Monday, February 24, 2014


It is a difficult place. In both the Russian and Polish languages, it means "The place on the edge, at the border, near the end." Ukrainians developed their distinctive nationality later than most of the Slavonic nations. They made their capital in the city which was first capital to Russia, which cast its influenced over thousands of years. First conquered by Vikings from the north, Kiev became the seat of Russian power with the establishment of the first Tsar Dynasty – the Ruriks.
Then came the Mongols and Tatars, as Russia moved northward. After Asian withdrawal the land became part of the Polish Lithuanian commonwealth for several hundred years. Krai was at the edge of the biggest country in Europe at the time.
We will always remember what happened to our brothers and sisters in this land, when Chmielnitzki Y-Sh with his Cossaks murdered thousands of Jews there. He considered them an influential tool in the hands of the Polish government, to control 'Krai'.
A few millennia have passed since then, and the Ukrainians currently aspire to joint nations, which they view as free and independent.
By now most of us have seen horrible pictures from the newest chapter in the book of nations, as they try to overthrow their corrupted regimes. It causes pain to every human being who has a heart in his chest, to watch those scenes coming from Ukraine - regardless of the difficult past that Yidden endured there. We Jews will always see events in a different light from the rest of the world. To Ukrainians, Chmielnitzki will always be a hero who fought the oppressive Polish government; while for us, he will always be a cruel murderer, listed alongside Haman and Hitler Y-Sh.
Ten years ago, the Ukrainians tried to gain independence through their bloodless Orange Revolution, bringing some hope to this desperate nation. In those days, I spoke with my Ukrainian workers every day about the situation in their country, about their families, about their hopes and fears. I knew Ukraine firsthand from the years when I went there every few months to visit my friend, to preach, and to hopefully generate some business while I was still living in Poland. I knew this rich land with ambitious people who were constricted by the then post-Communist web of corruption.
I wished them the best and hoped they would win the Orange Revolution, in order to build a free and democratic society. Ten years later we see bloody war on the streets of Kiev as people are once again trying to get rid of corruption, this time as established by the oligarch Eastern-style ruling class.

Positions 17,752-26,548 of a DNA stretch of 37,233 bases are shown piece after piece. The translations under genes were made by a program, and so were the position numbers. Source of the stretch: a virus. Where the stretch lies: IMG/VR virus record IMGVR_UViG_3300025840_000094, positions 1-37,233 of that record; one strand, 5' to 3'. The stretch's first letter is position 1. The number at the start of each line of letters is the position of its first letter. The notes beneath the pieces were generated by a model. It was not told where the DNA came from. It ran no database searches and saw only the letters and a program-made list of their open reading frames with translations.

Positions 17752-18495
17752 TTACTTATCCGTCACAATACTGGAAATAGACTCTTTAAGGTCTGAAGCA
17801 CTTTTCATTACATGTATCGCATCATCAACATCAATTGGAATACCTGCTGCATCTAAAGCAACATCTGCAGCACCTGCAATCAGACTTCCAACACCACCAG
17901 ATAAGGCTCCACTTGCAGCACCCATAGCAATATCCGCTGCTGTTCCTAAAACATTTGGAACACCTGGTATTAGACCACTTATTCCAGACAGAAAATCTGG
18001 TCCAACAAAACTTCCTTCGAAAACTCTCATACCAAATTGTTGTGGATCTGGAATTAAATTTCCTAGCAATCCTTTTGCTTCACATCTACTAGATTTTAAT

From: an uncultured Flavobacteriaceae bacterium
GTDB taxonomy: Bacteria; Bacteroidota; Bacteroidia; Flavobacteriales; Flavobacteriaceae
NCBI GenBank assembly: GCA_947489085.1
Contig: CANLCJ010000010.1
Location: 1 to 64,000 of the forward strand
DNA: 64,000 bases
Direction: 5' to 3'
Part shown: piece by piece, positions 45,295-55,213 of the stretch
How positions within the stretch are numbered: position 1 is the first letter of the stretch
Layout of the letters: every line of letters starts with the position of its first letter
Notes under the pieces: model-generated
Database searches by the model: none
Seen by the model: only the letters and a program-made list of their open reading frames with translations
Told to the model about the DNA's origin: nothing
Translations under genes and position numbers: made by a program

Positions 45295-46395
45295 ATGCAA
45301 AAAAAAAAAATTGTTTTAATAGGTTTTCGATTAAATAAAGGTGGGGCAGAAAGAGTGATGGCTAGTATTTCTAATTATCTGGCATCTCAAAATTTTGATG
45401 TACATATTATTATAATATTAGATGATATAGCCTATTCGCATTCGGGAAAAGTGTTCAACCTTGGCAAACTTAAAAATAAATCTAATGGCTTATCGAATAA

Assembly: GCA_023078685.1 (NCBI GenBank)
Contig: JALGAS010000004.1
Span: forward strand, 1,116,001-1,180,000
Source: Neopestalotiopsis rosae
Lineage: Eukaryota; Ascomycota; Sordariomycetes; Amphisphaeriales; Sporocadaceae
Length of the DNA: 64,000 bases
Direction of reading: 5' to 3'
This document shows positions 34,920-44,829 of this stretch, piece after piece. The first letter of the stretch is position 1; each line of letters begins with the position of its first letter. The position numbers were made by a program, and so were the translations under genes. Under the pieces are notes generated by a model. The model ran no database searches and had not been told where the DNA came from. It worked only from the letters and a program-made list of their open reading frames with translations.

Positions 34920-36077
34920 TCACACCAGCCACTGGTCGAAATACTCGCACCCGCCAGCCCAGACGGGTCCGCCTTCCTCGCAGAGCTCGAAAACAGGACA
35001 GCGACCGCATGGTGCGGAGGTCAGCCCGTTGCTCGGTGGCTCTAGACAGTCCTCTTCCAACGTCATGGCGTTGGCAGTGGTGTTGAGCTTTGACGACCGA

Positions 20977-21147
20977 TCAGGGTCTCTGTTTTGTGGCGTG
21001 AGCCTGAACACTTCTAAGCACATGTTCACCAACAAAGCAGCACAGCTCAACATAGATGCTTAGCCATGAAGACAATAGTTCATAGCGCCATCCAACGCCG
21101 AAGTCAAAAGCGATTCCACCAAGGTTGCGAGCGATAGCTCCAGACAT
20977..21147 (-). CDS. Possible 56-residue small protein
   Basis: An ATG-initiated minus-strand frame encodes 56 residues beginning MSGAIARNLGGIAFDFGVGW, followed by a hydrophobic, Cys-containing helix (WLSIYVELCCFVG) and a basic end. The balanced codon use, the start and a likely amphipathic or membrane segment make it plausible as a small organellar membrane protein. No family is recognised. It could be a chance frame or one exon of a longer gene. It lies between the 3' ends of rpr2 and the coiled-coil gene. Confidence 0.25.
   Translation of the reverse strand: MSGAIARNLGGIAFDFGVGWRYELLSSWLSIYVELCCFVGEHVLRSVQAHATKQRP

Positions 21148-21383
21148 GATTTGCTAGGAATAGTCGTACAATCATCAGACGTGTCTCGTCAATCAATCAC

Those scenes remind me of my own youth, when I was part of a similar revolution. I remember building barricades, throwing stones, running from the shots of the police forces in my then-Communist country. At least the Polish Communists didn’t allow the use of sharp ammunition in most cases. Nevertheless, police forces aimed small canons of tear gas at the running protesters. Many of those burning containers flew next to my head and fell at my feet while I ran hard so as not to get knocked out.
I was sixteen and that was a crucial year for me - one which shaped my entire future. I read intensively at the time: philosophy, religion, history. That was the year when I came to the conclusion about the futility of my own, and my countrymen's actions. I believe that it was more a result of my prayers than my reading, but both prayers and books were necessary to shape my views which, in foundation, have never changed since. Through my joining the People of The Book – the Nation of Torah, my views have crystallized and gained solid structure. What once came only from my kishkes, my understanding and my intellect, I found evidenced in a revelation of the Creators’s message to His nation in particular, and to humanity in general.
So many times in the history of mankind, nations and citizens overthrew some Nimrod who brutally turned them in to his subjects, in order to establish Eisav as their leader in his stead.
Eisav is smarter than Nimrod. Nimrod rules with cruelty, while Eisav works with cunning. Eisav may take away Nimrod's power, but his intentions are also not altruistic. Eisav recognizes the idea of freedom and independence, because he grew up in the house of Abraham. So rather than dictatorship, Eisav uses sly methods of controlling the masses by fooling them. But if his wiles don't work, he is always ready to use Nimrod's means of governance.
I know, the last few lines I wrote are very cryptic, but I-H I will write more about Nimrod, Eisav and lehavdil Yaakov in the coming months.
In those coming essays I will write about a part of human history and its struggle toward creating a free society - which was always the wish and the intention of the Creator. This is described in the Torah, which was written at a time when there were no other books and no other nations to write them.

As to contemporary Egyptians; when they struggled to break the chain of dictatorship, so too did the Ukrainians. I wish them a speedy end to the bloodshed and a speedy beginning to the rebuilding of their country in a way that will serve all its citizens well, giving them equal opportunity to develop as human beings and not the subjects. But watch out for Eisav.
Matys Weiser

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